After being plunged into the giant swirling vortex of rumors surrounding this year's biggest celebrity breakup, you couldn't blame Vince Vaughn if he got a tad defensive about starring in a movie called "Wedding Crashers."
Luckily, that's not the case. The 35-year-old actor has already shot down reports that he and Jennifer Aniston are romantically involved, even after pictures of her in his arms emerged in a recent issue of Us Weekly.
Now, he's free to relish his role as a party-hardy womanizer who preys on bridesmaids in "Wedding Crashers," his new movie with frequent co-star Owen Wilson. Vaughn actually doesn't see his character as a guy who's all that bad.
"He's kind of a big kid, real innocent," he says. "He really loves his friends and wants them to have a good time. … He doesn't go to a wedding to ruin it, he wants everyone to have a great time."
Vaughn has actually been much more of a workaholic than a party boy, despite being best known for "Swingers." He and Aniston are actually shooting a movie together, "The Break Up," about a couple going through a divorce that's forced to cohabitate. Vaughn conceived of the story, and confirming his status as one of the most in-demand comic stars, a bidding war broke out, with Universal finally plunking down $2.5 million for the rights.
Meanwhile, Vaughn's hard at work with his regular on-screen partner, Wilson. They're already making plans for their next film, "Outsourced," in which they play factory workers who lose their jobs when their company opens a plant in Mexico. They decide to head south of the border for some long-distance commuting.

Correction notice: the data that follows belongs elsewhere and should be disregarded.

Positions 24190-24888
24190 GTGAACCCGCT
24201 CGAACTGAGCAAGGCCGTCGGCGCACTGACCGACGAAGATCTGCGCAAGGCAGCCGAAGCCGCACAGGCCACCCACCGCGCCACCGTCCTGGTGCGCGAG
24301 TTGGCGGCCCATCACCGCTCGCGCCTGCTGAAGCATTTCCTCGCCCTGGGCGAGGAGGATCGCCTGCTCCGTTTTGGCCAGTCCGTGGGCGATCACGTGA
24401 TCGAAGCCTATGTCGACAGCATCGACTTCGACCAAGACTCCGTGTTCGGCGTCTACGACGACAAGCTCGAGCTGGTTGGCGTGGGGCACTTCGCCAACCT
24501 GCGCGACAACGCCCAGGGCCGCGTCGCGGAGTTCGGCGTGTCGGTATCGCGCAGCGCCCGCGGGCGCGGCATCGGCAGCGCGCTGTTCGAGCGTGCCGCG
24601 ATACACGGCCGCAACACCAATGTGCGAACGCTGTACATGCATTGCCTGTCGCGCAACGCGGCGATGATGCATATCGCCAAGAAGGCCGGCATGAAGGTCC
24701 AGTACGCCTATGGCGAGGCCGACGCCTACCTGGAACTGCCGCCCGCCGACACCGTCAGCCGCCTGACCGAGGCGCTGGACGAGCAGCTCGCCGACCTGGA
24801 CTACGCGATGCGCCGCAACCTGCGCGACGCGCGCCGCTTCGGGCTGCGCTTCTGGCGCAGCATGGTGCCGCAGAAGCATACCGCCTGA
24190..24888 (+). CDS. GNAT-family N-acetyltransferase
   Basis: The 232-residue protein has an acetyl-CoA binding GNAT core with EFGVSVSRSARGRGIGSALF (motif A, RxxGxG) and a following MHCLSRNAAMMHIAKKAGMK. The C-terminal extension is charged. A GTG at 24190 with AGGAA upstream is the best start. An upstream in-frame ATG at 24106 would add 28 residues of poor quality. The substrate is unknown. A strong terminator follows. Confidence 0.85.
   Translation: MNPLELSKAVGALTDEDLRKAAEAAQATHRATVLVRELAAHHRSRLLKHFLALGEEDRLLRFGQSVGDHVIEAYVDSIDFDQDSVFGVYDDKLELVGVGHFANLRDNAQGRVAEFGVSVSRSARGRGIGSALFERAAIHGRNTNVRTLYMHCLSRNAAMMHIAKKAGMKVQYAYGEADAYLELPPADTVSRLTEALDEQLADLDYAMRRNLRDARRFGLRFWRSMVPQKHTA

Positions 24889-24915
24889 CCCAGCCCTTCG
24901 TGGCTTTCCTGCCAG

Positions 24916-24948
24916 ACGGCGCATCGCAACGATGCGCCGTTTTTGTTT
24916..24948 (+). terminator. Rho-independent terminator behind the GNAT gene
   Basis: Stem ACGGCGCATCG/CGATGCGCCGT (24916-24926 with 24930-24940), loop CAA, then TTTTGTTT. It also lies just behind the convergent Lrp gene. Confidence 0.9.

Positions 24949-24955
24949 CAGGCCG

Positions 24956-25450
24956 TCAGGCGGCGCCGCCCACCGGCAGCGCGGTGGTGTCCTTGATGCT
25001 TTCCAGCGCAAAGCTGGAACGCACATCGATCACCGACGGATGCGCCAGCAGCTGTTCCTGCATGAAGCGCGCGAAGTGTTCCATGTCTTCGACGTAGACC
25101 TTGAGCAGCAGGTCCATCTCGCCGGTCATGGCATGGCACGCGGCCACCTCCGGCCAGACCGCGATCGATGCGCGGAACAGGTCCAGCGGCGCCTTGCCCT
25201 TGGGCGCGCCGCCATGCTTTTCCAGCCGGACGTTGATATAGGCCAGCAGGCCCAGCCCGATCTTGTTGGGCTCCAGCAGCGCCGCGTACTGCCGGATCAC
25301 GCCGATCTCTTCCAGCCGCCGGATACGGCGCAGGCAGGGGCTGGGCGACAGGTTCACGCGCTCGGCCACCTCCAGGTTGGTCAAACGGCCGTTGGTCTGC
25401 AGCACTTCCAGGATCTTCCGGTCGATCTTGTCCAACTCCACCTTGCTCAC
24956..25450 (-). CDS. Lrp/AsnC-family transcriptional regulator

The rumors over the alleged affair were particularly awkward because Vaughn is good friends with Brad Pitt, Aniston's estranged husband. Vaughn even makes a cameo in "Mr. & Mrs. Smith," the movie on which Pitt and Angelina Jolie reportedly became more than just friends.
Vaughn is actually a bit disappointed that he's been featured in movie trailers, since he wanted it to be a surprise, unbilled appearance. Instead, it became grist for the rumor mill.
"I wanted people to go, 'Oh, Vince is in a scene'," he says. "Now, they're going to go to the movie and go, 'Vince really isn't in the movie that much. His name is not even at the top of the movie, so if I see Vince in the trailer does it mean he's not in the movie?'"
Vaughn's career has been a steady climb after meeting Jon Favreau in 1993 on the set of "Rudy."
Favreau had been writing a script about his life as an out-of-work actor, and was so taken by his new friend that he wrote him into the low-budget comedy. "Swingers" became an instant cult classic, and soon Steven Spielberg was calling, offering him work in "The Lost World: Jurassic Park."
These days, Vaughn seems to be a movie-making machine, hitting a stride in "Old School" and "Dodgeball: A True Underdog Story." Even when he's not paired with Ben Stiller, Will Ferrell, or Owen and Luke Wilson in a starring role, he's likely to pop up in a few scenes in one of their movies, as he does in "Anchorman: The Legend of Ron Burgundy."
Off-screen, other than a relationship with actress Joey Lauren Adams, best known for playing a bisexual comic-book artist in "Chasing Amy," he largely keeps his private life private.
But last week at the British premiere of "Wedding Crashers," co-star Wilson joked that he might not be that far away from his character. "The problem with Vince is he spells commitment 'F-R-E-E-D-O-M' and a lot of women have a problem with that … long term," he said.
"Vince breaks out into a cold sweat if he even hears about a wedding. It's going to be hard to lasso this stallion right here."